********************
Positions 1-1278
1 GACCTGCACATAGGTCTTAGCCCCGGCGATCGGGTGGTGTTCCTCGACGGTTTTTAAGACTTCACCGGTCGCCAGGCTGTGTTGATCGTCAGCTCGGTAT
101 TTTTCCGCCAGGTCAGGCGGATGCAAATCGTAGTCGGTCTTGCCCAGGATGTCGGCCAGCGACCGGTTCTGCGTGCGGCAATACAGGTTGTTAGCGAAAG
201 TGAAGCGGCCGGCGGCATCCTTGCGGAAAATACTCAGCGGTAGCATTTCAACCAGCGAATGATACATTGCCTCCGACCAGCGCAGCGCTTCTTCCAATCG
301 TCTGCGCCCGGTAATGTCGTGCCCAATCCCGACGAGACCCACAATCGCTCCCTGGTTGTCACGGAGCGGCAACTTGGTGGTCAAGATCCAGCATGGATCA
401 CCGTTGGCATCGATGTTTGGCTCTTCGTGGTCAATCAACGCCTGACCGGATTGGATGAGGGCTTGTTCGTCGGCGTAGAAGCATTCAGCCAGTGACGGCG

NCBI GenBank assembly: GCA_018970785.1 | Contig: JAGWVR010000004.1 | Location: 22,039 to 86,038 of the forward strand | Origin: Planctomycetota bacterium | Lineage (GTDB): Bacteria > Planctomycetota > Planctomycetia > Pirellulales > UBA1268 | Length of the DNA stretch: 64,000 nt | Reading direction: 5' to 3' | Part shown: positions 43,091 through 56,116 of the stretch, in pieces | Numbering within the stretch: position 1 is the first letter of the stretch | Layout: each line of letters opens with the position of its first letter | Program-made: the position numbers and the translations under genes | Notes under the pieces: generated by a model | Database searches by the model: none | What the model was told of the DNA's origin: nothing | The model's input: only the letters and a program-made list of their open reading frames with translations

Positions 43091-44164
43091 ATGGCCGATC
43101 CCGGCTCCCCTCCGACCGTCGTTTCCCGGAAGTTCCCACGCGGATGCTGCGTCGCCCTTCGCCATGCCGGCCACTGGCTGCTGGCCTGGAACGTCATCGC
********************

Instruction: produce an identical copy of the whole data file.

Positions 1-1278
1 GACCTGCACATAGGTCTTAGCCCCGGCGATCGGGTGGTGTTCCTCGACGGTTTTTAAGACTTCACCGGTCGCCAGGCTGTGTTGATCGTCAGCTCGGTAT
101 TTTTCCGCCAGGTCAGGCGGATGCAAATCGTAGTCGGTCTTGCCCAGGATGTCGGCCAGCGACCGGTTCTGCGTGCGGCAATACAGGTTGTTAGCGAAAG
201 TGAAGCGGCCGGCGGCATCCTTGCGGAAAATACTCAGCGGTAGCATTTCAACCAGCGAATGATACATTGCCTCCGACCAGCGCAGCGCTTCTTCCAATCG
301 TCTGCGCCCGGTAATGTCGTGCCCAATCCCGACGAGACCCACAATCGCTCCCTGGTTGTCACGGAGCGGCAACTTGGTGGTCAAGATCCAGCATGGATCA
401 CCGTTGGCATCGATGTTTGGCTCTTCGTGGTCAATCAACGCCTGACCGGATTGGATGAGGGCTTGTTCGTCGGCGTAGAAGCATTCAGCCAGTGACGGCG

NCBI GenBank assembly: GCA_018970785.1 | Contig: JAGWVR010000004.1 | Location: 22,039 to 86,038 of the forward strand | Origin: Planctomycetota bacterium | Lineage (GTDB): Bacteria > Planctomycetota > Planctomycetia > Pirellulales > UBA1268 | Length of the DNA stretch: 64,000 nt | Reading direction: 5' to 3' | Part shown: positions 43,091 through 56,116 of the stretch, in pieces | Numbering within the stretch: position 1 is the first letter of the stretch | Layout: each line of letters opens with the position of its first letter | Program-made: the position numbers and the translations under genes | Notes under the pieces: generated by a model | Database searches by the model: none | What the model was told of the DNA's origin: nothing | The model's input: only the letters and a program-made list of their open reading frames with translations

Positions 43091-44164
43091 ATGGCCGATC
43101 CCGGCTCCCCTCCGACCGTCGTTTCCCGGAAGTTCCCACGCGGATGCTGCGTCGCCCTTCGCCATGCCGGCCACTGGCTGCTGGCCTGGAACGTCATCGC